The ADDIE model has got to be one of the, if not just *the*, most popular instructional models used in the eLearning development process. It’s been around a long time, before ‘eLearning’ as a term even existed, and has its share of adherents and detractors.
ADDIE, as a model, is a ‘waterfall’ approach…if you follow the classic definition. However, there’s no reason ADDIE can’t be cyclical and consist of small, iterative components within. The ADDIE model, like training itself, doesn’t have to be a singular goal; in truth, it should be never-ending and continuously redefined. In other words, once the ‘Evaluation’ component of ADDIE ends, that data should go right back to the front for re-Analysis and refinement of the entire course.
Indeed, this is what alternative models, such as Michael Allen’s ‘SAM’, advocate; constant reiteration. You don’t have to leave ADDIE for SAM; you can integrate the principles SAM advocates into your overall ADDIE model. Before SAM was conceptualized as a term (and perhaps more of a marketing strategy), we had already been creating prototypes throughout the ADDIE process – simple project outlines, UI designs, navigational and layout prototypes, alpha and beta versions – all lend themselves to the ‘successive approximation’ process that SAM promotes.
The Agile process can also integrate just fine into an overall cyclical ADDIE model. Similar to SAM, Agile looks to address and resolve project requirements on an iterative basis. In fact, either approach you want to advocate is fine – both ultimately suggest short development ‘sprints’ and prototypes to (hopefully) more quickly arrive at an output that meets the eLearning objectives.
However you want to integrate your model and actual processes, you must keep in mind overall instructional strategies for designing effective courseware. One approach may be Problem-Based Learning (PBL), where learning occurs through problem-solving and pathways to explore more than a singular, correct approach.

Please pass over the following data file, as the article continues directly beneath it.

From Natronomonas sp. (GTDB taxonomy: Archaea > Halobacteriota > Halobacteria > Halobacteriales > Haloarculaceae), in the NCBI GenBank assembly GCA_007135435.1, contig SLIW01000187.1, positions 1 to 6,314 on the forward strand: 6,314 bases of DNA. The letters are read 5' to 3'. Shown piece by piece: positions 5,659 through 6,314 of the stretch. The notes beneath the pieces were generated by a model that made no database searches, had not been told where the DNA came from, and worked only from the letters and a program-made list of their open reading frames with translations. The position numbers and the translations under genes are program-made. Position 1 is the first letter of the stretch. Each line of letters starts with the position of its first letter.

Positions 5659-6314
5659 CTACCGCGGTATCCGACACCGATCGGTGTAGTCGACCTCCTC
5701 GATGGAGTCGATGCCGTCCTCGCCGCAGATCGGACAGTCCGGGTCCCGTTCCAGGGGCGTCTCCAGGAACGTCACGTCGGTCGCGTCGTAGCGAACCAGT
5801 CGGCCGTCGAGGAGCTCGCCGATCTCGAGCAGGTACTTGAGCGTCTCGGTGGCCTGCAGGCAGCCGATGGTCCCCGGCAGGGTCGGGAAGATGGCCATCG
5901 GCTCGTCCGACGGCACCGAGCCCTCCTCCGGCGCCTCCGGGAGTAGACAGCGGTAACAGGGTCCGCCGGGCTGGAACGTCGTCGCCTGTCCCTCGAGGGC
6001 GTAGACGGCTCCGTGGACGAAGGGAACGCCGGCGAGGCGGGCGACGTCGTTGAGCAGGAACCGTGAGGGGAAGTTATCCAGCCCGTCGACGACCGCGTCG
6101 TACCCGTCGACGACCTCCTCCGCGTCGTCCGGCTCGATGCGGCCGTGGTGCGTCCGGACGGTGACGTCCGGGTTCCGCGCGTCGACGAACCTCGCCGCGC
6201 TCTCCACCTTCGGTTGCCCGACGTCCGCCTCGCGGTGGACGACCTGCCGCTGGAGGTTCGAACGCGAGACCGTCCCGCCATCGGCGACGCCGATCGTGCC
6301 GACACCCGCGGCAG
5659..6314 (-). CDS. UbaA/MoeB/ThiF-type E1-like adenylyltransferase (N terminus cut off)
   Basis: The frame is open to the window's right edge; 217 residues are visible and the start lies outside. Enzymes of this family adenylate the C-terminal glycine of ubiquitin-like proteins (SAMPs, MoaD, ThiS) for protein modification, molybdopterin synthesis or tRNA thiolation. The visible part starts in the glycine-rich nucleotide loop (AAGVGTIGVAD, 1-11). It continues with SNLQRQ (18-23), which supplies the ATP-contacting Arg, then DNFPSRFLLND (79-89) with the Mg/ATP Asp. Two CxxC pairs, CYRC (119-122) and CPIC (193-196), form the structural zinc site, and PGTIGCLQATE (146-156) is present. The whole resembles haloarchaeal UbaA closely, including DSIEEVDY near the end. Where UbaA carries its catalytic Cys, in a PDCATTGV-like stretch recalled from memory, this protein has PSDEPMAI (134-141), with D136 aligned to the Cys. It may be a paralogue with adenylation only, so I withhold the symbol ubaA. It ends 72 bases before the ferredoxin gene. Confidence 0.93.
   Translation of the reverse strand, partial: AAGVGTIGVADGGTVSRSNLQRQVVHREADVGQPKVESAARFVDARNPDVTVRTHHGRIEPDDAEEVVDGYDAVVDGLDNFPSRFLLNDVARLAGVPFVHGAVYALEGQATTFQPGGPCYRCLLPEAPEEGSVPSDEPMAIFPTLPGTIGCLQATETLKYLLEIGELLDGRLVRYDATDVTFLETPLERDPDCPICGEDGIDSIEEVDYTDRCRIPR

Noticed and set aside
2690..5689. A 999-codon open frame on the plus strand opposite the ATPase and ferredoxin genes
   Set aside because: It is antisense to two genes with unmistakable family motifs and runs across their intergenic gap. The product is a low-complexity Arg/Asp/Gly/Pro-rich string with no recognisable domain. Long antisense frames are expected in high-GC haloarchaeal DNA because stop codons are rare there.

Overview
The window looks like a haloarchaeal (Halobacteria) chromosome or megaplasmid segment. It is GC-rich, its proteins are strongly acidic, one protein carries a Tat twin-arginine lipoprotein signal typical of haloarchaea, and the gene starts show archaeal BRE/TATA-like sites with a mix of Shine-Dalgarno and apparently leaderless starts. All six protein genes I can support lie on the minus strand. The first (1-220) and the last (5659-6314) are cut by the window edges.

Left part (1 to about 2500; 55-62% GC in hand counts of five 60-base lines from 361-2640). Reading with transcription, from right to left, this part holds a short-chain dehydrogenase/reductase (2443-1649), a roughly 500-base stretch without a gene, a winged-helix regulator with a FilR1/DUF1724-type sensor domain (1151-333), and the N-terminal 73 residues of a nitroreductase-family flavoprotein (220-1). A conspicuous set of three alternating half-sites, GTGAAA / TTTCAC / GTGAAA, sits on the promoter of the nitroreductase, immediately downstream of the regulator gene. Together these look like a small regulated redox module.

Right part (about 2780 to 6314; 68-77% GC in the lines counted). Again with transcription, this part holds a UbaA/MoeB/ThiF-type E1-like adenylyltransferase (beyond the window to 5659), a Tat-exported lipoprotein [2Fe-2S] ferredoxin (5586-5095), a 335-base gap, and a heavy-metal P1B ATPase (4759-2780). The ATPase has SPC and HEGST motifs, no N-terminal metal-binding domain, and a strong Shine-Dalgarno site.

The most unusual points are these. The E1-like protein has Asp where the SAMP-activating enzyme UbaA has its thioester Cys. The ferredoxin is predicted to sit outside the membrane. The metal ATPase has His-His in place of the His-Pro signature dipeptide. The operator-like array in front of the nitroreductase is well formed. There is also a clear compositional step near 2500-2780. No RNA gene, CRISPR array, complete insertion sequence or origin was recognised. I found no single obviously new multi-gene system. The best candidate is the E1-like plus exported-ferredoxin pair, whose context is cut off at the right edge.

Exploratory, or Discovery, learning strategies are similar. All encompass the goals of promoting 'deeper' learning, promoting metacognitive skills, and encouraging engagement. Of course, this can be quite a challenge in an online course where discovery, even guided, requires the individual to figure things out for herself…especially if the learner is not already curious, motivated, and/or independent.
On the bright side, fun scenarios and case studies are often a solution to that challenge. And, of course, there are techniques such as the classic “Gagne’s 9 Events of Instruction” or newer takes on older engagement concepts like ‘gamification’ to consider. Overall, there are a variety of methods to ensure a solid, effective course design, from established strategies to plain old experience. Just throwing a PPT presentation into an authoring tool and making it SCORM-compliant is rarely going to result in an effective eLearning piece! Try a different approach to the user interface, present the objectives as a series, look for better ways to navigate between the content slides instead of relying on the predictable ‘Next’ button…
Here are a few suggestions to wrap up:
- Gagne’s first principle is ‘Gain Attention’. While you should probably stay away from a 5-minute video game intro, a little animation and interesting illustration to start off an eLearning lesson can sure start the student off on the right foot.
- Objectives need to be accurate to the purpose of the training and measurable by the user’s actions in the piece or, at least, by the ‘post-test’. However, you don’t HAVE to present objectives as a bulleted list at the beginning of the piece. What a way to quickly drown any excitement…
- Include some sort of navigation ‘help’ reference just in case, especially if you are trying something a bit different than ‘Click the Next button to continue’… Don’t make it a required screen but make it an easily-found reference (a clean, visible ? is pretty universal)
- Interactivity may often lose out to shiny things like 3D animation, but interactive components are what help drive home concepts and processes, and provide eLearning with a true advantage. Guiding a user through a scenario where they have to make the correct decision and select a correct path helps drive home the relevancy of the process.
- Watch the overall design – too many shiny objects will ultimately distract from the purpose. Interactions are essential but that doesn’t mean everything needs to be clickable. Proper design and white-space are just as important to understanding and retention as is the actual content itself. Remember the rules of ‘chunking’; don’t saturate learners with verbose content. Too much information (especially these days) can detract from the learning process and actually decrease retention.